Well, the forest and the great basin it resides in needed something to hem them in, geographically speaking. And I do like mountains. I thought the contrast between high, cold mountains and a warm, humid forest would be fun. (And it has been!)
In The Dragons Of Deepwood Fen, Rylan is a thief, but he’s pretending to be a dragon singer. What’s a dragon singer? Is he like the dog whisperer, but for dragons?
A dragon singer is someone who can (literally) sing to dragons and (more importantly) forge a mental link with them. They’re like highly specialized horse or dog trainers. They’re also part veterinarians, because they’re often called in to help with sick, wounded, or intemperate dragons.
As you said, The Dragons Of Deepwood Fen is an epic fantasy story…
Yeah, epic fantasy for sure. I really do enjoy stories with wide scope, a large cast, and far-reaching implications, à la Tolkien, Jordan, Martin, Sanderson, Abercrombie, and so on.
Now, The Dragons Of Deepwood Fen is not your first book. Are there any writers who had a big influence on Deepwood Fen but not on anything else you’ve written?
Margaret Weis and Tracy Hickman had a pretty big influence on this story. I devoured The Dragonlance Chronicles and related novels in high school. While I couldn’t accurately tell you the plot any longer, the feel of it, the “being around dragons” and how they might influence war and politics stuck with me.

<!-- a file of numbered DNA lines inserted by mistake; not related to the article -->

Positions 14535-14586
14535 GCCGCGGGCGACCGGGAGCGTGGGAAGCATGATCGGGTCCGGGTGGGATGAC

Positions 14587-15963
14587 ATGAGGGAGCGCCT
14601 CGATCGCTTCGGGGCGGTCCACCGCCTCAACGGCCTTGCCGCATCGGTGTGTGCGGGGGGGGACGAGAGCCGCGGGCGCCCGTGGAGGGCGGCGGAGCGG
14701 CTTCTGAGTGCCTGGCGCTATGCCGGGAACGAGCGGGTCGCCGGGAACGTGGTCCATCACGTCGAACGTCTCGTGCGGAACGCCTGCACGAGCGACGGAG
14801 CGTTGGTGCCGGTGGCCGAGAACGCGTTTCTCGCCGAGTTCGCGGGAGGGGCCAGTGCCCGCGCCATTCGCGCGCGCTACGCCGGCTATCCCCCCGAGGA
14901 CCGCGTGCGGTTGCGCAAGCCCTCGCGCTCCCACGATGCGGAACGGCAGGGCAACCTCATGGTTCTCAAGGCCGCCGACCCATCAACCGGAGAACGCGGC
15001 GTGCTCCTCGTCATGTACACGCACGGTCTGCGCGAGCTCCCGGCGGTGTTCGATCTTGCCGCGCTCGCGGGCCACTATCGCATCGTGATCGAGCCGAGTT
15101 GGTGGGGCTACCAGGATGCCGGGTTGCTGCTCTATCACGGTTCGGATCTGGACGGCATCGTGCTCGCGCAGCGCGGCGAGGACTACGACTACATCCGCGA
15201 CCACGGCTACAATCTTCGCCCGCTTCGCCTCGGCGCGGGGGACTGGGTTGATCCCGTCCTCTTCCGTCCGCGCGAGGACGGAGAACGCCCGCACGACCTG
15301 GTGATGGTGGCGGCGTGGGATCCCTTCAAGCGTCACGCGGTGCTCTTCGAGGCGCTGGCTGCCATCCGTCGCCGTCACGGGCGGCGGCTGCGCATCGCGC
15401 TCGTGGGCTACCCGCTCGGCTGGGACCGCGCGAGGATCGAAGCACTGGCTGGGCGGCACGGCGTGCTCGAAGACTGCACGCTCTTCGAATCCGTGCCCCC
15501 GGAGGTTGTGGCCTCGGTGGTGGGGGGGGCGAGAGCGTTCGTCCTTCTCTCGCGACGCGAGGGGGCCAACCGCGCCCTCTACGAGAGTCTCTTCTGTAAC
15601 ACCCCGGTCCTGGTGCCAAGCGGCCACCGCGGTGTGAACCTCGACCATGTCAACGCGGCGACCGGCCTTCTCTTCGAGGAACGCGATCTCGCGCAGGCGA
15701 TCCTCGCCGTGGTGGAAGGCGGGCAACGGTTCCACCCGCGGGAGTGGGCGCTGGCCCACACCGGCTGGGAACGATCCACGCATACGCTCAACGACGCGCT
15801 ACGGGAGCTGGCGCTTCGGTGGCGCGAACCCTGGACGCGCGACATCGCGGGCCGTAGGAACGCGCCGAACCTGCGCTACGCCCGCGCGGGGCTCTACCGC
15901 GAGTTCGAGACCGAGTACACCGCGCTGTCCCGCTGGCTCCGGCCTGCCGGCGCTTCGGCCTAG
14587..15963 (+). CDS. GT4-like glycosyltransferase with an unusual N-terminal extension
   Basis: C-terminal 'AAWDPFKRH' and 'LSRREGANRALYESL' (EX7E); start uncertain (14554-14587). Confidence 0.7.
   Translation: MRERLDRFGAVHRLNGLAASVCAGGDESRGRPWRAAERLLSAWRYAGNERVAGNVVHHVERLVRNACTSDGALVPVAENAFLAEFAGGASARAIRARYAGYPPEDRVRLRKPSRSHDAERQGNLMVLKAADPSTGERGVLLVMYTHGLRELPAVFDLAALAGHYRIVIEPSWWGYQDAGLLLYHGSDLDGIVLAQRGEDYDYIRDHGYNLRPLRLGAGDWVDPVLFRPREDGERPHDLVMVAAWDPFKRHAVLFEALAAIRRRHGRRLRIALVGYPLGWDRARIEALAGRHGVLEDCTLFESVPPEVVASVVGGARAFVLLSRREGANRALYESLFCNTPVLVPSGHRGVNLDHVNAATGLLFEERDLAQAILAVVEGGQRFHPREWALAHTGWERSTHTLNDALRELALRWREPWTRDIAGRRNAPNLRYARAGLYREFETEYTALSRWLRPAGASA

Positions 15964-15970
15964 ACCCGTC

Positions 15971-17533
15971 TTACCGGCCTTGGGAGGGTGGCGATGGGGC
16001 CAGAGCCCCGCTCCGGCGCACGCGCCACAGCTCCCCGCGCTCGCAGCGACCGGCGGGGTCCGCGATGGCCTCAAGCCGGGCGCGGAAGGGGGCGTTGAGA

I think it’s often that, the feel of a book, that we’re trying to recreate as authors, and that’s certainly true here.
You also mentioned that The Dragons Of Deepwood Fen is the first book in a series. Hence the line on the cover: The Book Of The Holt: Part One. What can you tell us about this series?
The Book Of The Holt is the name of the series, but it’s also an actual, physical book in the story. It contains visions recorded by a witch named Rygmora, the dead mother to three of the main characters. That she recorded those visions in the first place was what led to her death, but the book lived on and has had a great influence on things as the story opens.
Its influence doesn’t end there, though. The characters grow eager to know more about Rygmora and how she was able to coax visions from the citadel trees. Lorelei, in particular, is fascinated by it. It will become a gateway to learning the truth about the past, but they’d better hurry, because war is on the horizon.